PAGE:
Illiana Expressway plan looks like it will pass

If I could get away with it, I’d start accepting bets on the fate of the Illiana Expressway when it goes to a vote Thursday before a powerful committee of the Chicago Metropolitan Agency for Planning.

My crystal ball gives the edge to the Illiana and powerful proponent Gov. Pat Quinn. But first, a little background on the proposed public-private tollway connecting I-55 near Joliet with I-65 near Merrillville, Ind., that’s split the North and West suburbs amid accusations of political arm-twisting.

Quinn, who is in a re-election campaign, and the Illinois Department of Transportation are hot on the expressway. IDOT projects the Illiana will create a gazillion jobs (slight exaggeration), catapult rural Will County into a freight mecca, ease traffic jams in Chicago and the suburbs, and cost the taxpayers a mere $950 million for construction.

CMAP analysts — to put it technically — think the Illiana is a stupid idea that will cost taxpayers up to $1.1 billion, suck jobs out of the six-county region, barely touch gridlock in the metro area and add to exurban sprawl.

The controversial highway in “nowheresville” has blown up traditional alliances with Democrats Quinn and Mayor Rahm Emanuel parting ways on it.

Meanwhile, Republican DuPage Chairman Dan Cronin and Democratic Will County Executive Larry Walsh are in Camp Illiana while Democratic Cook County President Toni Preckwinkle and Republican McHenry County Chairman Tina Hill are both underwhelmed by the project.

On Thursday, a CMAP panel dubbed the Metropolitan Planning Organization Policy Committee will cast the deciding vote on whether to include the Illiana in a list of priority projects in the agency’s GO TO 2040 plan. Getting on the list — which includes the Route 53 extension, the CTA Red Line redo and the Elgin-O’Hare Expressway — means the Illiana is eligible for the federal funding that it desperately needs.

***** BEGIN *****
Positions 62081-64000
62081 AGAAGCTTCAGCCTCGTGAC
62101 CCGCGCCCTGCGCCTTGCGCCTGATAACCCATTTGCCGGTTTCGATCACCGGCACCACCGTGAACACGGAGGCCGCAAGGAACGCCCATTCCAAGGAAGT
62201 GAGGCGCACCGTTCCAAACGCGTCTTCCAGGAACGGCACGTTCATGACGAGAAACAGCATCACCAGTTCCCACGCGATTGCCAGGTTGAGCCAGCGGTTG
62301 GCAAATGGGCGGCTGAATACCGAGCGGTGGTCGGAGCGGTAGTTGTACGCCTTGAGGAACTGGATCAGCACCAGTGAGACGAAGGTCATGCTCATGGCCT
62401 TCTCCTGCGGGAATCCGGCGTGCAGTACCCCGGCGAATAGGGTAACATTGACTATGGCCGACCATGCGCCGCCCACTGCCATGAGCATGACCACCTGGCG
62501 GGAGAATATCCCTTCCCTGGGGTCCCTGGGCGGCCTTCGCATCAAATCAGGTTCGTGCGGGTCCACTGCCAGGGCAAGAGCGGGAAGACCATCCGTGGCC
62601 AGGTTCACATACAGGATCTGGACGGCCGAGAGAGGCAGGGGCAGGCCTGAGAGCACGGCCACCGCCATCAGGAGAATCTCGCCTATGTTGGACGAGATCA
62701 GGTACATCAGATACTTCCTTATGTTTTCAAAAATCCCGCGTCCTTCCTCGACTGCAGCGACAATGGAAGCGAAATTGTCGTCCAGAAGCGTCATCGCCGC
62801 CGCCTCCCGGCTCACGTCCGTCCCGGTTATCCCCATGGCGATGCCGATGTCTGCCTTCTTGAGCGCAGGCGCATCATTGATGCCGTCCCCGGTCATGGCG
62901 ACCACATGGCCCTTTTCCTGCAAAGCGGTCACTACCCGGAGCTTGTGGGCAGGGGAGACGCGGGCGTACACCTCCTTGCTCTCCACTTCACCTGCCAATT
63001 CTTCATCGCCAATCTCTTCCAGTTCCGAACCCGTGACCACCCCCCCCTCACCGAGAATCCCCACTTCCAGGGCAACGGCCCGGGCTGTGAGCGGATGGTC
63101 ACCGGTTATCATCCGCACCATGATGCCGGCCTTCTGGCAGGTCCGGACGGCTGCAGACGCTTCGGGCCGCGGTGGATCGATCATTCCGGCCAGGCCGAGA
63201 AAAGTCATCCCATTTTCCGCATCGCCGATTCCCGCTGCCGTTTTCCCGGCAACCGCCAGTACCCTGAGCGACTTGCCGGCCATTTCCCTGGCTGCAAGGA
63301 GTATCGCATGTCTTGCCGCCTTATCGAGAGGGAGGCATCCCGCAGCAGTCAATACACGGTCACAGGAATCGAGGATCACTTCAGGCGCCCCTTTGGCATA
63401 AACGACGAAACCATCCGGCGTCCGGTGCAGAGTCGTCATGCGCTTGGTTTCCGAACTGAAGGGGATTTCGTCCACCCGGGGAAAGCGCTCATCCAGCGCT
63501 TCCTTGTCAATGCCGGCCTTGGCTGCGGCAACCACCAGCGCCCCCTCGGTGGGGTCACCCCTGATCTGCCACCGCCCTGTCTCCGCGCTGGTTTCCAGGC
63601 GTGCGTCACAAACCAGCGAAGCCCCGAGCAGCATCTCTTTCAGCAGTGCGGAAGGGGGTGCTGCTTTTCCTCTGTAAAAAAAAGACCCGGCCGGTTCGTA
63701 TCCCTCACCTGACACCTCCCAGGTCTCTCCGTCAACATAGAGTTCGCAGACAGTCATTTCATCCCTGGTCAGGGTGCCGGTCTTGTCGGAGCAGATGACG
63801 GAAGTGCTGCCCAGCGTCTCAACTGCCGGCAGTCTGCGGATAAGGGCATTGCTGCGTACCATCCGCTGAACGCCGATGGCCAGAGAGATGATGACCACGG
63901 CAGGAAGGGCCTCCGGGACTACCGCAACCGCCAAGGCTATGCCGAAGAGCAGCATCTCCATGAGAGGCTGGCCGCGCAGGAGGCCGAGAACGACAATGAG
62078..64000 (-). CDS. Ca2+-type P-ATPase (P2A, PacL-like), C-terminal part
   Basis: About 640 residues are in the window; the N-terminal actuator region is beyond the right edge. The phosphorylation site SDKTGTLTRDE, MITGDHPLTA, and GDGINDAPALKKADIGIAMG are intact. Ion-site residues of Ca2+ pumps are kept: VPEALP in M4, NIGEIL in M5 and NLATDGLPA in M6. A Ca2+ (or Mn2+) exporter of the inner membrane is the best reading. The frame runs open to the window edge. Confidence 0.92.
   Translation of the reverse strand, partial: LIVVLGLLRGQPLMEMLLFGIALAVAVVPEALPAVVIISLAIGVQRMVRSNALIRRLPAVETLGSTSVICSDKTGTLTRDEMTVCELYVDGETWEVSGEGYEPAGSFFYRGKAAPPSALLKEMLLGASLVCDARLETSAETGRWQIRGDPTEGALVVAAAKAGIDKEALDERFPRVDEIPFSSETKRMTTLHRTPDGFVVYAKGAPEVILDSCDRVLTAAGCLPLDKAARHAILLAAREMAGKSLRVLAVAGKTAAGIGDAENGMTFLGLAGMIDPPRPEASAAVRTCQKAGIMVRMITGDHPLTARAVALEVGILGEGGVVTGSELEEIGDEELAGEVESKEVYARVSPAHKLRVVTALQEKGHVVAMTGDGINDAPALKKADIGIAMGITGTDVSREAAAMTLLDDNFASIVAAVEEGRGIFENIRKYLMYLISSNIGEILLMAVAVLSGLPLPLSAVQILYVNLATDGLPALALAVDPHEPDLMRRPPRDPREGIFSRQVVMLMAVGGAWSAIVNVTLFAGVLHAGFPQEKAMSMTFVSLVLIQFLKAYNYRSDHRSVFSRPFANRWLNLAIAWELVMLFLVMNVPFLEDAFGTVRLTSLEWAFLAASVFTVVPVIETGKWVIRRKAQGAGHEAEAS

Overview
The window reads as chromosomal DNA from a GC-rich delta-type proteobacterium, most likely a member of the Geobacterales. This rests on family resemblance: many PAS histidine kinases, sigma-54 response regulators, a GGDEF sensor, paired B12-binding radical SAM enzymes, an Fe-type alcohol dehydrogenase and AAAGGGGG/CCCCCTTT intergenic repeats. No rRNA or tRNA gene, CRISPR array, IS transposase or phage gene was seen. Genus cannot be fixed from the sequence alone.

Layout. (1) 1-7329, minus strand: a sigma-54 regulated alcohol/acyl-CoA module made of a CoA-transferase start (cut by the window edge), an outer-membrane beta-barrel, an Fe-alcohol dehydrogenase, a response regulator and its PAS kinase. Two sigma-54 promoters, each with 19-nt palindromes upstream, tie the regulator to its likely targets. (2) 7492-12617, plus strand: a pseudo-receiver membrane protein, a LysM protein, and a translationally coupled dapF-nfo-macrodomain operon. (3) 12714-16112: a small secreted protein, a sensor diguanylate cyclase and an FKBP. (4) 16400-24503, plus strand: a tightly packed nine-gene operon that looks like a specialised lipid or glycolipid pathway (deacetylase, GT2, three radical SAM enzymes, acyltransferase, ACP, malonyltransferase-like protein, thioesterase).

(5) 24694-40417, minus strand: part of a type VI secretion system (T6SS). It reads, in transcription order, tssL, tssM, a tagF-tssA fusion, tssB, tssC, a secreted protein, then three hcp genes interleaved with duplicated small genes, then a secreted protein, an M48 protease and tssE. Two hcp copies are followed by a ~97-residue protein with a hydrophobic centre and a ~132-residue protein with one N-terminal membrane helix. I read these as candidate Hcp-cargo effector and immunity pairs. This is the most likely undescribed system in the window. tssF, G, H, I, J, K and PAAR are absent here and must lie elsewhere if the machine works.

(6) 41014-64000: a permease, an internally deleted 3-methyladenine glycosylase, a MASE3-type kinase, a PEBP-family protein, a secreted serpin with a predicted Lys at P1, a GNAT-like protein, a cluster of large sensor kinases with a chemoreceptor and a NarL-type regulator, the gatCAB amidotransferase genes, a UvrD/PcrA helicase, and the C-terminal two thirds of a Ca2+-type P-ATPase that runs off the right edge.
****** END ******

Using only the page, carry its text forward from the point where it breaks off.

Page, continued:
Illiana haters warned at a meeting last week that Quinn and his minions are wooing CMAP and MPO voting members (who include county chairmen, transit agencies and transportation industry representatives) with promises of support for local road projects.

The governor’s office has denied any quid pro quo, as has DuPage’s Cronin, who said the Illiana will provide an economic boost for the area.

But “I’m becoming so popular, I’m becoming suspicious,” Kendall County Chairman John Shaw said, explaining he’s received calls from the likes of IDOT Secretary Ann Schneider but is still undecided.

With help from my crystal ball, I forecast the odds are in the Illiana’s favor. How did we reach this unscientific conclusion?

There are 19 voting members on the MPO who will decide if the Illiana gets to be a priority project.

The likely “no” votes total six: former Buffalo Grove Village President Elliott Hartstein, Metropolis Strategies CEO Frank Beal, plus Cook, Chicago, CTA and McHenry officials.

The likely “yes” votes total eight: Batavia Mayor Jeffrey Schielke, plus officials from DuPage and Will counties, Pace, Metra, Union Pacific Railroad, IDOT and the Illinois tollway.

That leaves five MPO votes in play. Fence-sitters so far are Kane County Chairman Chris Lauzen, Lake County Chairman Aaron Lawlor, Kendall County’s Shaw, the Regional Transportation Authority and Continental Airport Express.

If we break it down further:

타 The RTA abstained previously and might continue the low profile given that it can’t please anyone in this instance.

타 For the record, Lauzen’s deputy director of transportation voted for the Illiana.

타 And DePaul University transportation expert Joseph Schwieterman speculated O’Hare and Midway bus service Continental Airport Express sides with Chicago against the road.